Wednesday, October 28, 2009

Value of Intangibles as % of Market Capitalisation Crashes in 2008

An article in Issue 34 of the IAM Magazine carries this sobering observation. 

It traces the growth of this metric from less than 20% in 1972 to hover between 60 and 70% for a decade and a half beginning 1995, to touch a high of 70% by end of 2007, only to see an abrupt about-turn in 2008 to touch 45%.  It also traces the several Accounting and Compliances relating to Intangibles from FAS 141 and 142 in 2001 and SARBOX 302, 404 and 409 in 2002 in the US and IAS 36 and 38 in 2003 and IFRS 3 in 2004 in Europe. These developments coincided with the period when this metric hovered around 70%. All these are projected as attempts to standardize the valuation of this pre-dominant part of the Balance Sheet that few knew much about. However, in hindsight, I cannot help but wonder: Could it be that these accounting standards and compliance developments fuelled boosted valuations and hence income figures?  This is fuelled by another article in the same Issue by Dr. Patrick Sullivan, one of the Gurus of Intellectual Asset Management where he observes: "Valuing IP is complex, with more than 50 different methods currently in use. Given the growing importance of IP to so many organisations, perhaps now is the time to re-think whether global valuation standards make sense".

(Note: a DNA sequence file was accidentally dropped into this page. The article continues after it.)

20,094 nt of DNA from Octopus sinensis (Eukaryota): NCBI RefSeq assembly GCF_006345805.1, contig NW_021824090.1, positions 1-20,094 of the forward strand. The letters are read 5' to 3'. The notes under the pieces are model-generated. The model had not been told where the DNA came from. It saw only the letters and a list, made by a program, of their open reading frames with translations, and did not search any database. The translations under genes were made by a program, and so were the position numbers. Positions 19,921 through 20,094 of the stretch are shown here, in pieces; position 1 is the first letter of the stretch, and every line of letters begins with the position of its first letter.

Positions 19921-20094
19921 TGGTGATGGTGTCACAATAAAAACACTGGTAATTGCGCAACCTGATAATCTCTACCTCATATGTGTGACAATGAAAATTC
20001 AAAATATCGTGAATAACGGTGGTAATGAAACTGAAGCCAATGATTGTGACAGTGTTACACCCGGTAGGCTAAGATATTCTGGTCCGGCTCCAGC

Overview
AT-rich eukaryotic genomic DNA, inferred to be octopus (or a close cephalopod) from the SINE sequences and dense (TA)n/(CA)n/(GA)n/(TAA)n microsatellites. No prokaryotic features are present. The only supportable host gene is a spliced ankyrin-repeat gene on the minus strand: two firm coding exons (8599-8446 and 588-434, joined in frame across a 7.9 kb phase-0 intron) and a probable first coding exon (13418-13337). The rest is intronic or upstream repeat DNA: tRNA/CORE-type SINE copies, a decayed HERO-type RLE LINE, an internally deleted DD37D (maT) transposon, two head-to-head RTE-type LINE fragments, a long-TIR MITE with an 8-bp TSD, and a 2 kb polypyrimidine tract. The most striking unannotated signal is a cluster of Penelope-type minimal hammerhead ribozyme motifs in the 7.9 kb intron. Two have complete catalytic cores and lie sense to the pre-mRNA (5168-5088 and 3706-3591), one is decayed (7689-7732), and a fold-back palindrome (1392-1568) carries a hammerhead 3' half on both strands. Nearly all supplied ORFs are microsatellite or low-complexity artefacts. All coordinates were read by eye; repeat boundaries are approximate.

The article that traces the value of Intangibles as % of M Cap employs a simple-to-understand definition of "reputation" as "the impression formed by stakeholders of how a company manages its intangible assets", and this reputation took a beating in 2008. It observes that financially, the values of most intangible assets are closely linked to one another like the stones in a Roman arch, so that collectively the intangible assets comprise an enterprise’s reputation value – the difference between market capitalisation and book value. The loss of any one key intangible asset, it observes, may destroy a disproportionate amount of reputation value.

Finally, the article ends with two sobering observations: 
  • Reputation restoration, including superior cash management, is the most promising path for creating enterprise value for the near term.
  • For many companies today, surviving the near term is an existential imperative.

1 comment:

  1. While the calculation of the "intangible" portion of corporate value using stock market data is a nice way to show the relative importance of intangibles in our economy, it is not a true measurement of intangibles or reputation. It's mostly just an indicator of the failure of the accounting model to capture value in the knowledge era. So it is ridiculous to say that the value of intangibles crashed. The value of companies crashed because their earnings expectatons crashed. Here's an alternative view: